From: GUEST,Musket
Date: 16 Jan 14 - 05:07 AM

I don't have an ass. I have a few paddocks that I rent out to people with horses and even a couple of donkeys. If they ever meet up, I may be landlord to an ass though.

Goofus. This is to date a rather serious thread, which Eliza asked for. A bit of light observation is one thing, but please, when you join in, bang goes the neighbourhood.

Have a sense of decorum eh? Take a leaf out of my exemplary book.


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Subject: RE: BS: Can People Forgive?
From: GUEST,Guest from Sanity
Date: 16 Jan 14 - 05:01 AM

I thought you put your head up only your own ass.....

GfS


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Subject: RE: BS: Can People Forgive?
From: GUEST,Musket
Date: 16 Jan 14 - 04:48 AM

Where I come from, turning the other cheek is an act known elsewhere as mooning. I doubt it is an expression of love.....


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Subject: RE: BS: Can People Forgive?
From: GUEST,Grishka
Date: 16 Jan 14 - 04:32 AM

Ostentatiously turning the other cheek (martyr pose, "holier than thou") can be the exact opposite of loving one's enemy.


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Subject: RE: BS: Can People Forgive?
From: Georgiansilver
Date: 16 Jan 14 - 04:02 AM

The most common misconception over the understanding of 'forgiveness' is that someone is being 'let off the hook' when they are forgiven. In fact they have not been let off but have to live with what they have done or said, that is of course assuming they have a conscience.
There can be however a 'letting off the hook' for the one who forgives! If someone offends you in any way, you can deal with it in many ways such as revenge, spreading gossip about them, giving them a hard time each time you see them etc etc, which in fact allows them still to have a hold over you and your feelings. The alternative is to forgive.. or to give away any feelings of anger, resentment, need for revenge, pain, in favour of not letting those feelings have any hold over you or your emotions. In other words if you are unforgiving of a perpetrator, they still have a hold over you and your emotions. If you forgive, they can no longer have that hold because you have shed any resentment or anger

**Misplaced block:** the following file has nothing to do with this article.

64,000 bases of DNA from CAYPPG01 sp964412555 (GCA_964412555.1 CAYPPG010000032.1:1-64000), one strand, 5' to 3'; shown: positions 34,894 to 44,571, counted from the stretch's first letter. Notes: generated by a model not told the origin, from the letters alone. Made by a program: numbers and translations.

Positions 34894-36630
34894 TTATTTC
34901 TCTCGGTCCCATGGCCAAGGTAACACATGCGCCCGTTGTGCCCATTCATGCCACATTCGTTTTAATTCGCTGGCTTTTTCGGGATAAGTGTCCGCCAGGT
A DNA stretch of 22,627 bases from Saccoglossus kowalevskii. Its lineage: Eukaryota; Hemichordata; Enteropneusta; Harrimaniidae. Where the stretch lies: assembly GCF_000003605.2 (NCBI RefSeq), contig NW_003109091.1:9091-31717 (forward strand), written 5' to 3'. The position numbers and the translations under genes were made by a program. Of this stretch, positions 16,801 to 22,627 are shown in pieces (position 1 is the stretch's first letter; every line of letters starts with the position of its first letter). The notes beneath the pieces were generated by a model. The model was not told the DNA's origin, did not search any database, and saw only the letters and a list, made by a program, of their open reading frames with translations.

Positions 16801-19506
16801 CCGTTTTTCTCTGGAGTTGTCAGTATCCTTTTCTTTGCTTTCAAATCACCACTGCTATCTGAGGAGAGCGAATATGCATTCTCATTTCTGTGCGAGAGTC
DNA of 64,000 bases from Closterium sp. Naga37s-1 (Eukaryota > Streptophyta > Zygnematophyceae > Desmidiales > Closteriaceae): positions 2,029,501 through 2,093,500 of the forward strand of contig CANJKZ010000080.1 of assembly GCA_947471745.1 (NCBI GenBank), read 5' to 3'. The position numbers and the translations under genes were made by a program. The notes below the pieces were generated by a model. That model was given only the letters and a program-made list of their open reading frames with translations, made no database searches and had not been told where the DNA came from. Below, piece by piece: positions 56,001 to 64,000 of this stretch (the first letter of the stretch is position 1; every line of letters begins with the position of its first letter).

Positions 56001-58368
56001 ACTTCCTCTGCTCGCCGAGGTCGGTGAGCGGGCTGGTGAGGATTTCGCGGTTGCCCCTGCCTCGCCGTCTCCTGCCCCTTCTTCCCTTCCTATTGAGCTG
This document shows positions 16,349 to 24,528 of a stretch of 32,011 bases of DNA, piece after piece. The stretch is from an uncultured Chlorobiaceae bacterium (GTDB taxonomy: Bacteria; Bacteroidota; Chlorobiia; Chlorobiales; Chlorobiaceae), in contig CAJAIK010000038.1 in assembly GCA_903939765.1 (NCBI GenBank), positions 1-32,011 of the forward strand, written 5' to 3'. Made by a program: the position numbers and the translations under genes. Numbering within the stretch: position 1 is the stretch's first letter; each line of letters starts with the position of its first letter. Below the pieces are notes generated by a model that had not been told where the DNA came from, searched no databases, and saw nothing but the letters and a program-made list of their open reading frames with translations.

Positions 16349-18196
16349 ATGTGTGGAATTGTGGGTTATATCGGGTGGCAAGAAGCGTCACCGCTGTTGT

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Subject: RE: BS: Can People Forgive?
From: GUEST,Guest from Sanity
Date: 16 Jan 14 - 12:04 AM

Somehow it seemed appropriate

GfS


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Subject: RE: BS: Can People Forgive?
From: GUEST
Date: 15 Jan 14 - 07:50 PM

Thank you, Eliza, and ditto that for sure from me.


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Subject: RE: BS: Can People Forgive?
From: GUEST,Eliza
Date: 15 Jan 14 - 06:02 PM

Some very kind and insightful comments. I do feel a little tentative when questioning doctrine, especially in our church discussions. However, I have never swallowed whole anything presented to me by the C of E, I like to chew it well first. (Please see the thread 'Holy Hanky' for example.) I bet some folk in my village view me as a bit of a maverick, but I sometimes think they secretly share my doubts. I hope God can accept my efforts to arrive at an understanding of my faith.
GUEST, I'm afraid I can't guess who you might be, but if I ever delivered a sermon, I'd enjoy having a discussion with you. Thank you very much for your kind remarks.


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Subject: RE: BS: Can People Forgive?
From: Jack the Sailor
Date: 15 Jan 14 - 05:43 PM

>>>I wonder if one can 'try' to love another person? <<<